. Just as the latest offensive in Colombia's open war against the guerrillas is funded by Washington, the U.S. is also a major backer of the dirty war of the paramilitaries. Many of the army officers involved in political murders have been trained by the U.S. armed forces and CIA. The U.S. has been doing this for decades to protect and enhance its imperialist sphere of interest in Latin America.

. Connections between Colombian paramilitaries and the official army and police are decades old. Paramilitary units were first set up in the 1960s and 70s as "self-defense units" similar to the ones organized in South Vietnam. When their abuses were documented and publicized, however, in the 1980s, the government decided to cut official ties to the paramilitaries. In 1989 the government decreed that it would no longer maintain the paramilitaries. But the result was simply that the paramilitaries went underground, and their ties to the military became secret. Meanwhile the dirty war continued worse than ever. In the early to mid 1990s at least five thousand people a year were assassinated or disappeared by paramilitary death squads. (For details see Colombia: The Genocidal Democracy by Javier Giraldo, S.J. Common Courage Press, Monroe, Maine, 1996.) This includes many victims of "social cleansing", urban youths murdered by police and local death squads just for being "social undesirables" and a possible breeding ground for guerrilla sympathizers.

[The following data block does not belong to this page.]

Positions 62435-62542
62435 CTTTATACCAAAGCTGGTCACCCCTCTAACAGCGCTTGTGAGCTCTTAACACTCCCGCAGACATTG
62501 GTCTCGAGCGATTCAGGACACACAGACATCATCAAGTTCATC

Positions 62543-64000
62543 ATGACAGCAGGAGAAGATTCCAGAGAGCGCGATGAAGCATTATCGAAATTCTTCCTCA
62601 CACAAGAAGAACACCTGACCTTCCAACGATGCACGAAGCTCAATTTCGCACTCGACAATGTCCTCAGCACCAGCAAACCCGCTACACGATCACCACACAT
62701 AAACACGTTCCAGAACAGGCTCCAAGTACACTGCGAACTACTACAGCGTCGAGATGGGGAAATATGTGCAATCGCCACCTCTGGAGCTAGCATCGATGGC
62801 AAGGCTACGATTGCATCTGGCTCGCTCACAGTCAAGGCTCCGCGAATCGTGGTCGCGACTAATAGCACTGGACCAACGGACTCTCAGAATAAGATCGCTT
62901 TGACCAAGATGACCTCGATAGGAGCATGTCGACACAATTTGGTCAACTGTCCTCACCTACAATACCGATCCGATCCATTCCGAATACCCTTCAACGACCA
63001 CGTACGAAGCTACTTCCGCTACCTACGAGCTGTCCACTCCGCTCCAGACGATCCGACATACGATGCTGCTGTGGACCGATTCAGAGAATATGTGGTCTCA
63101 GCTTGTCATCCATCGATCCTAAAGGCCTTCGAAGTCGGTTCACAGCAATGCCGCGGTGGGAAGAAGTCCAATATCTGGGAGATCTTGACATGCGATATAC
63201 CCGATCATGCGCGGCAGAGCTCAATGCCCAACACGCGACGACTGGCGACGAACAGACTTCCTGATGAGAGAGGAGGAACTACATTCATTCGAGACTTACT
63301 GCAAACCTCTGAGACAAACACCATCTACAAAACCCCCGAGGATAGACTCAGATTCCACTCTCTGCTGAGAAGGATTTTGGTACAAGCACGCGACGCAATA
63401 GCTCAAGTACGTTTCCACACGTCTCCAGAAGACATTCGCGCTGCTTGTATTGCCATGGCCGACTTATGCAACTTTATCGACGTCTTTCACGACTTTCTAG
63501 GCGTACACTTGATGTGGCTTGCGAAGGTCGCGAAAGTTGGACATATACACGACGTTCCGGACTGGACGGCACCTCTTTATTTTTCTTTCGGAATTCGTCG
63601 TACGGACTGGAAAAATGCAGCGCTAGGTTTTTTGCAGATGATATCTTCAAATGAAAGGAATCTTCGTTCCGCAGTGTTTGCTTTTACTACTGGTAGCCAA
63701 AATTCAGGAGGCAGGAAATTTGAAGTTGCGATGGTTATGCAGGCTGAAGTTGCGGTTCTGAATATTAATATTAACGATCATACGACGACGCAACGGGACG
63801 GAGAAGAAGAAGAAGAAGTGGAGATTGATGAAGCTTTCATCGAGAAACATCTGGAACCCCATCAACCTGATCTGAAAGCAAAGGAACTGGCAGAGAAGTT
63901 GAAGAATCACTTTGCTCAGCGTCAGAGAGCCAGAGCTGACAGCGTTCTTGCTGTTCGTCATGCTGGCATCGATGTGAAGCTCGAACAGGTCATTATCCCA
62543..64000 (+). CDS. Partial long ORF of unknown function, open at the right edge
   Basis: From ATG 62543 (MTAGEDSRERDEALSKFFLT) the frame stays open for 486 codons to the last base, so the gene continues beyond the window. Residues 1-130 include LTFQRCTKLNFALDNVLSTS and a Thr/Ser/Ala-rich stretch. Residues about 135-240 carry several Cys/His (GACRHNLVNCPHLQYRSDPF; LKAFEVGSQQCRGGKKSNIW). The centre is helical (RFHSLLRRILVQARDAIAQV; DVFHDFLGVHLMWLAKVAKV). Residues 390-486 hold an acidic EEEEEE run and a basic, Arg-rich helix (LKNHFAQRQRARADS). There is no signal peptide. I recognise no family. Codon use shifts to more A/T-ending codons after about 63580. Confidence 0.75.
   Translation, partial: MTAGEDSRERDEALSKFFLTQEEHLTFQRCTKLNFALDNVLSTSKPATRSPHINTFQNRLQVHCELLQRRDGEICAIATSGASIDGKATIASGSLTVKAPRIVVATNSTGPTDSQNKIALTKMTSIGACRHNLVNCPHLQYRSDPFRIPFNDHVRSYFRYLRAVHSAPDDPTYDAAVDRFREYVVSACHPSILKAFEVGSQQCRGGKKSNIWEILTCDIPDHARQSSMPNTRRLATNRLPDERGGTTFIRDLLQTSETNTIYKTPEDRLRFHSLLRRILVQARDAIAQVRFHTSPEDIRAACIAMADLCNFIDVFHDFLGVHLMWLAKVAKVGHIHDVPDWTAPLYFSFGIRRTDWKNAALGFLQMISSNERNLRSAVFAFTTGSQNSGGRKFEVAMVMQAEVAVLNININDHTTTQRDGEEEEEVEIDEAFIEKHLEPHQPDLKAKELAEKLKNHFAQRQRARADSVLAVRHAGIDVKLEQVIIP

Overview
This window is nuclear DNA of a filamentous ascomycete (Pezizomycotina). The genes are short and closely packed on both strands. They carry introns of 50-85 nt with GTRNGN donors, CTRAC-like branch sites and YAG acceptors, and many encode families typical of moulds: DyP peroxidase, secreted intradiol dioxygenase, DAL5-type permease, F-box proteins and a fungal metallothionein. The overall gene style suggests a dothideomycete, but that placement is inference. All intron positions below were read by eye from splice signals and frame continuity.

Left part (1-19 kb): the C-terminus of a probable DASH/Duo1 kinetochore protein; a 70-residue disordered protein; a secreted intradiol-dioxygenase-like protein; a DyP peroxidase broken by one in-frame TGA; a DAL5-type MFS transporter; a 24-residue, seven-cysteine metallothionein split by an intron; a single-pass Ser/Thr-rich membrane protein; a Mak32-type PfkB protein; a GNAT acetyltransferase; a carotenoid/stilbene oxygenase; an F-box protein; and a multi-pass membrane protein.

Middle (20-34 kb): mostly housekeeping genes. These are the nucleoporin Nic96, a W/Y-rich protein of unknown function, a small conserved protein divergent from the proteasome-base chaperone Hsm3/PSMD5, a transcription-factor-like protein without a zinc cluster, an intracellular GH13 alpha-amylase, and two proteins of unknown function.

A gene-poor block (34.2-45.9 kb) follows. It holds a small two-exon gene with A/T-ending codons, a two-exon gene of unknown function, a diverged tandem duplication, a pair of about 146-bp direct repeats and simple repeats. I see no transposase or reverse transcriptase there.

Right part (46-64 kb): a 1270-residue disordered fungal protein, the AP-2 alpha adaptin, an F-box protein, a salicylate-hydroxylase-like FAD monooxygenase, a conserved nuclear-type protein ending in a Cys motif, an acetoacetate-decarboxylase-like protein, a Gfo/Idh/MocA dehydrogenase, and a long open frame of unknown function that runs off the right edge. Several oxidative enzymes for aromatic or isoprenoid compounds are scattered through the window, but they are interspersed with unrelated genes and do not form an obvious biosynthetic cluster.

. Government responsibility for the thousands of deaths has been documented by many groups such as Human Rights Watch, which recently came out with another report condemning the Colombian government. ("Colombia's aid to paramilitary reported to persist", New York Times, Feb. 24, p. A10) There is actually a law in the U.S. which prohibits giving aid to governments with human rights abuses. And the U.S. State Dept. even admits that the Colombian government is involved in massive abuses. But President Clinton's drug policy czar, Gen. Barry McCaffrey, shrugged off the accusations and said aid would escalate anyway. ("U.S. drug czar reassures Colombia on aid," New York Times, Feb. 25, p. A8.)